Lady Marmalade has been a mainstay of the Toronto brunch scene since 2009. Their newly renovated space, designed by Omar Gandhi Architect in collaboration with SvN, is located on an up-and-coming stretch of Broadview Avenue just north of Dundas Street.
The building exterior retains its original character, including the original brick front façade. The new, large storefront window provides a glimpse into the bright interior for passersby and dedicated Lady Marmalade brunch patrons. The cedar cladding hints at what to expect inside, and will develop its own patina over time to complement the aging brick cladding. A modest addition at the back provides additional square footage for the kitchen and dining areas.
The design is an exploration of scale, proportion, materiality and light. It was an exercise in transforming a long, narrow, dark building into a bright, warm space for enjoying incredible food and great company. The compressed entry opens up into the dramatic, light-filled triple height space at the front of the dining room. The existing floor plates have been carved away to draw natural light to even the most interior spaces in the restaurant. The exposed beams that span the restaurant are a nod to the past, hinting at the existing floors that have been since been removed.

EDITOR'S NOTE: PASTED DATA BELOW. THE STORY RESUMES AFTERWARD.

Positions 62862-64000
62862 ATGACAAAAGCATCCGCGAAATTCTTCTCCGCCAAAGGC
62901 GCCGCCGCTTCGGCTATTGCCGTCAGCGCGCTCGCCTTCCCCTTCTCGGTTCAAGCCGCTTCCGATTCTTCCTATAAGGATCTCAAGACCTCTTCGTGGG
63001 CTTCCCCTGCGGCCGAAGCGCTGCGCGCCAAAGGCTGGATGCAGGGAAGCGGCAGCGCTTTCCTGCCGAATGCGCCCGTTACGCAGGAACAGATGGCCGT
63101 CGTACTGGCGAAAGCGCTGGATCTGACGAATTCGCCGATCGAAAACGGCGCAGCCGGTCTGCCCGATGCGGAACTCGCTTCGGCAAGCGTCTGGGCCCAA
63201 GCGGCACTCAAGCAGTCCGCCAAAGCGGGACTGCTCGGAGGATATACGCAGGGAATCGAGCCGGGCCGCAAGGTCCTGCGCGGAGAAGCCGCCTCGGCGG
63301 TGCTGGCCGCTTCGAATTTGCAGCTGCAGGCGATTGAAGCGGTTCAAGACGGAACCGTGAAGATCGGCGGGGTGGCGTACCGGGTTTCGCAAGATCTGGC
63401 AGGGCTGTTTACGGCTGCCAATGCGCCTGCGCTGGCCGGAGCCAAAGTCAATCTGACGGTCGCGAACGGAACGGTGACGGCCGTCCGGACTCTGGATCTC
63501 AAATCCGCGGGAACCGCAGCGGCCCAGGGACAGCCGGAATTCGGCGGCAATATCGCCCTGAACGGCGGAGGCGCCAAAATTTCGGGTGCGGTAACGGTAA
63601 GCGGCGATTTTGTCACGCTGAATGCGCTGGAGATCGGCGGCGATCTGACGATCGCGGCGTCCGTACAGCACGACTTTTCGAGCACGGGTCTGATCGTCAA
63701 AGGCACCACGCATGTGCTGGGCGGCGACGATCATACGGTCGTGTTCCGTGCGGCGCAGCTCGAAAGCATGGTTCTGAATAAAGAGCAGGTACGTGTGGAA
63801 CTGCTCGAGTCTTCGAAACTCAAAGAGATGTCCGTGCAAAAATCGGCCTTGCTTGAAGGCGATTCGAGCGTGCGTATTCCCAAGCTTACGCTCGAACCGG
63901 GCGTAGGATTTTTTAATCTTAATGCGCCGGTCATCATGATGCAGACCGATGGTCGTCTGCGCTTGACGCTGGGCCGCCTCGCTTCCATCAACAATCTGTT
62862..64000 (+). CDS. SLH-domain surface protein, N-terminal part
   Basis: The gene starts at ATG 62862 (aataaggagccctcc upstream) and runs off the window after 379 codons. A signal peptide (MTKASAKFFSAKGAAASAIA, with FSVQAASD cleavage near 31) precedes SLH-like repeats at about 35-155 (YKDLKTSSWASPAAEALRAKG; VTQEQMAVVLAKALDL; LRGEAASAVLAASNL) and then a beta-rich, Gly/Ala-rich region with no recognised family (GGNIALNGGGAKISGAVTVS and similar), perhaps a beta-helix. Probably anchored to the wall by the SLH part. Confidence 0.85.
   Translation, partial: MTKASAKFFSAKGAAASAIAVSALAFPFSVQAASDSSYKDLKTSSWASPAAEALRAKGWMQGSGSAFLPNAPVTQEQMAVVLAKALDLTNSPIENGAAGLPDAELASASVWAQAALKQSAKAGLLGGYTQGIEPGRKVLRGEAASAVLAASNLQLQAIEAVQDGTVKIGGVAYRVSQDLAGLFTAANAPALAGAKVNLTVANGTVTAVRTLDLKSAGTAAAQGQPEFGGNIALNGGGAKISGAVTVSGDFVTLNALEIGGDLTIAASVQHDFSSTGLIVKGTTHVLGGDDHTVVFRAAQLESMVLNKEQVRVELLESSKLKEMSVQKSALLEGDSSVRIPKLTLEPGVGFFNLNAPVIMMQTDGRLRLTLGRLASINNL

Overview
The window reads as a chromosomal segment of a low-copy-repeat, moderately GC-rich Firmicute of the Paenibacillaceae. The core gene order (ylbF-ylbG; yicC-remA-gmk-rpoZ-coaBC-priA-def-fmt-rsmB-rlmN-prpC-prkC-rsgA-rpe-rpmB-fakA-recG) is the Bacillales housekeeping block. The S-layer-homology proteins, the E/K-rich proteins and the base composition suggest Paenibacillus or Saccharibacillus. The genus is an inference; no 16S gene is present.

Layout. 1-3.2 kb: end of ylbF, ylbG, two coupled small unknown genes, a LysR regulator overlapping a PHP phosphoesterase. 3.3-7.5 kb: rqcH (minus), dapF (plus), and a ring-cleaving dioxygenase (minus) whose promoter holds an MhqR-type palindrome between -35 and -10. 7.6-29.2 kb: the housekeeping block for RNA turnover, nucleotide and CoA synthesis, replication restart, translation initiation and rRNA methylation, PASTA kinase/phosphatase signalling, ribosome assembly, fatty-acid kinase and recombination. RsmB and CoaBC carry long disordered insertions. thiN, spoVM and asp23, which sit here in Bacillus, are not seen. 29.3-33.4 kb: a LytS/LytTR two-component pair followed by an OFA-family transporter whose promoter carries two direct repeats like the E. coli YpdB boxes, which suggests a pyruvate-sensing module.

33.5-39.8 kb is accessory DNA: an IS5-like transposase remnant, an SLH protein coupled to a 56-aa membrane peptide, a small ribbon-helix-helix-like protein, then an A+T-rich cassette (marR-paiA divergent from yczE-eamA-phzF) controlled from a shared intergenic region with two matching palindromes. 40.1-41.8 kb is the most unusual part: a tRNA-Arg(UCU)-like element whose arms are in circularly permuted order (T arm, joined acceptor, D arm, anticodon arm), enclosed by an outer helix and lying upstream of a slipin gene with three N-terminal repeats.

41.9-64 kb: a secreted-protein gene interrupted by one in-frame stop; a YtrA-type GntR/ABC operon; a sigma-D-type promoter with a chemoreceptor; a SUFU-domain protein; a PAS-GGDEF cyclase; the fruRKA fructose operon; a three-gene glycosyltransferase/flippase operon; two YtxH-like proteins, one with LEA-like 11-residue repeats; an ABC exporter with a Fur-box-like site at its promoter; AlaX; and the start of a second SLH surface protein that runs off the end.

All services and circulation are consolidated along one side of the building to open up the rest of the space to dining and cooking. The first and second levels provide seating for patrons, and includes a double-height private dining area at the rear of the building. The kitchen is located at the rear of the building on the first floor, and maintains the same openness of Lady Marmalade’s previous location where patrons can catch a glimpse into the inner workings of the restaurant. The open mezzanine contains an office for the owners of the restaurant where they can enjoy the atmosphere of the space from the privacy of their workspace. The new windows at the front and back of the restaurant and new skylights provide ample illumination, even on the cloudiest of days.
The Baltic birch interior finish of the dining room establishes a consistent backdrop to the natural sunlight as it charts its path through the restaurant over the course of a day. The Baltic birch folds out from the wall to create banquette seating on both levels. It is extruded to form the coffee bars, and opened up to create light slots for the suspended light fixtures. The wood material palette is consistent throughout the dining area, from the finishes of the interior doors to the wood window frames and jamb extensions. The carefully curated wall-mounted plants animate the space and provide acoustic relief for the busy weekend brunch crowds.The warm brass accents of the light fixtures add to the warmth of the interior material palette.